R. H. Macy & Co., Inc., L. Bamberger & Co., Davison-paxon Co., and the La Salle & Koch Company, Plaintiffs-appellees, v. United States of America, Defendant-appellant, 255 F.2d 884 (2d Cir. 1958)Annotate this Case
Decided May 12, 1958
Rehearing Denied June 16, 1958
Morton S. Robson, Asst. U. S. Atty., S. D. N. Y., New York City (Paul W. Williams, U. S. Atty., and Daniel F. McMahon, Asst. U. S. Atty., New York City, on the brief), for defendant-appellant.
Roswell Magill, of Cravath, Swaine & Moore, New York City (Albert Rosenblum, Charles T. Stewart, Nathan Dreizen, George S. Parlin, Jr., George G. Tyler, and Edward Q. Carr, Jr., New York City, on the brief), for plaintiffs-appellees.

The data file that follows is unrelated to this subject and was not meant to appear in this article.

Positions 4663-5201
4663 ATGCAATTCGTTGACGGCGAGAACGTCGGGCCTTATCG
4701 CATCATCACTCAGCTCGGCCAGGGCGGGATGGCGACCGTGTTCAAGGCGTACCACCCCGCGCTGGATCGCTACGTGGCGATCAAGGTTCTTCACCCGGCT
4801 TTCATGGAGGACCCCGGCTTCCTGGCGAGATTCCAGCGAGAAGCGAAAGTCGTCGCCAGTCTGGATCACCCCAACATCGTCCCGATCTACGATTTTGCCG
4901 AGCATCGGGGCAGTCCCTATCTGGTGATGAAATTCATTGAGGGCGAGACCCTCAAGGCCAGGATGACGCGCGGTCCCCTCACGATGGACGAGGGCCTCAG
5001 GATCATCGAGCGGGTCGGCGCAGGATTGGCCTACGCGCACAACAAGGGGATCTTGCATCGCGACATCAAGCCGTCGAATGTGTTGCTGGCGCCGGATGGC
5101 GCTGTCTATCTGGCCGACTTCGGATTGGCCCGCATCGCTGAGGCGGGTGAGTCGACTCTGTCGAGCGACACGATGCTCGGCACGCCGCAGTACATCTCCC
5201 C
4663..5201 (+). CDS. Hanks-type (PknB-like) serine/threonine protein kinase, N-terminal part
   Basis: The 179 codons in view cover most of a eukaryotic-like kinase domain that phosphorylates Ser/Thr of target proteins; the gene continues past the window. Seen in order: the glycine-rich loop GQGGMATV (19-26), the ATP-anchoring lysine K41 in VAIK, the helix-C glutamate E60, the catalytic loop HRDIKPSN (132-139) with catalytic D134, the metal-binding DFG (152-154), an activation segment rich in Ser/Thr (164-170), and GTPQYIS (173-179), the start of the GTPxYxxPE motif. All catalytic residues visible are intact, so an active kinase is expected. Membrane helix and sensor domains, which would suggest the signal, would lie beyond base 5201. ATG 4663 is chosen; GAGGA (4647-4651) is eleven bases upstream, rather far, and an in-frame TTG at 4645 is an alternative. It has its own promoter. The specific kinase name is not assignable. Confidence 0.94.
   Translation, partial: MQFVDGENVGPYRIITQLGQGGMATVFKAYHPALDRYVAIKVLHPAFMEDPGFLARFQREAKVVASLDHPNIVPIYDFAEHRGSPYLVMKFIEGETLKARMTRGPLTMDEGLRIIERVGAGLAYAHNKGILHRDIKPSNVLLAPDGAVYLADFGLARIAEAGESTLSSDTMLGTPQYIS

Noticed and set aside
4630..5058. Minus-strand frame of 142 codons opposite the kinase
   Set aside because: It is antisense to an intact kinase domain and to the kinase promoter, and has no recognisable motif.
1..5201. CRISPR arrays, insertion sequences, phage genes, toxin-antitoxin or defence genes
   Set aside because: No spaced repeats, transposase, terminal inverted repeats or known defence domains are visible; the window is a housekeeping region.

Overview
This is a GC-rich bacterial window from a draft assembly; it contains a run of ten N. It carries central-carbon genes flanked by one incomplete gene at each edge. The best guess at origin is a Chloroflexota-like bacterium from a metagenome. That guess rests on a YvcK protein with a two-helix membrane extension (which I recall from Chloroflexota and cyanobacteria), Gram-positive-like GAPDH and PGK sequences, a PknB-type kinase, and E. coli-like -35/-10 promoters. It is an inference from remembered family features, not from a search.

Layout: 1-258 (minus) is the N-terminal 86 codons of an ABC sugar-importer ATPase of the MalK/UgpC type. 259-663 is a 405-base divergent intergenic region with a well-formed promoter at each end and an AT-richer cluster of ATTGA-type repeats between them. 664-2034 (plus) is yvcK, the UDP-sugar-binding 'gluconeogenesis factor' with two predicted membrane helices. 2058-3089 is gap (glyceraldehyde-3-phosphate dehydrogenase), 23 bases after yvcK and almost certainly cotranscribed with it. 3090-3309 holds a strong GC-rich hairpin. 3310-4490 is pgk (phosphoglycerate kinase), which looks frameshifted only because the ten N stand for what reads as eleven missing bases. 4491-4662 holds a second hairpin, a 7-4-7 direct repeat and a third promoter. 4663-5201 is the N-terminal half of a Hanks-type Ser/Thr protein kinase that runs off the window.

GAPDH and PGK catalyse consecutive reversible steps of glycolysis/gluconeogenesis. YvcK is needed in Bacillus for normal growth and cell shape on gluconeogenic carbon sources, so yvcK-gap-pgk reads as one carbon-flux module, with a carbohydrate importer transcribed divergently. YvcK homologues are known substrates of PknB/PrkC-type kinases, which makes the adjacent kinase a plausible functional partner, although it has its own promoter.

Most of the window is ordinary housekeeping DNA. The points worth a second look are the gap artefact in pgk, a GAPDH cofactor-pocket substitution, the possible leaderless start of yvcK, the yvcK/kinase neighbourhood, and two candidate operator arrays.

Before CLARK, Chief Judge, HINCKS, Circuit Judge, and BRENNAN, District Judge.
CLARK, Chief Judge.
The defendant appeals from a summary judgment in favor of the taxpayer, Macy,1 allowing it to recover income and excess profits taxes for the fiscal year 1942 and denying defendant's cross-motion for summary judgment. D.C.S.D. N.Y., 148 F. Supp. 377. The facts have been stipulated. At issue is whether Macy, in 1948, may recompute taxable income for the fiscal year 1942, using the "last-in, first-out" (LIFO) method of inventory, when it had failed to file an election to use that method within the time prescribed by the Commissioner of Internal Revenue.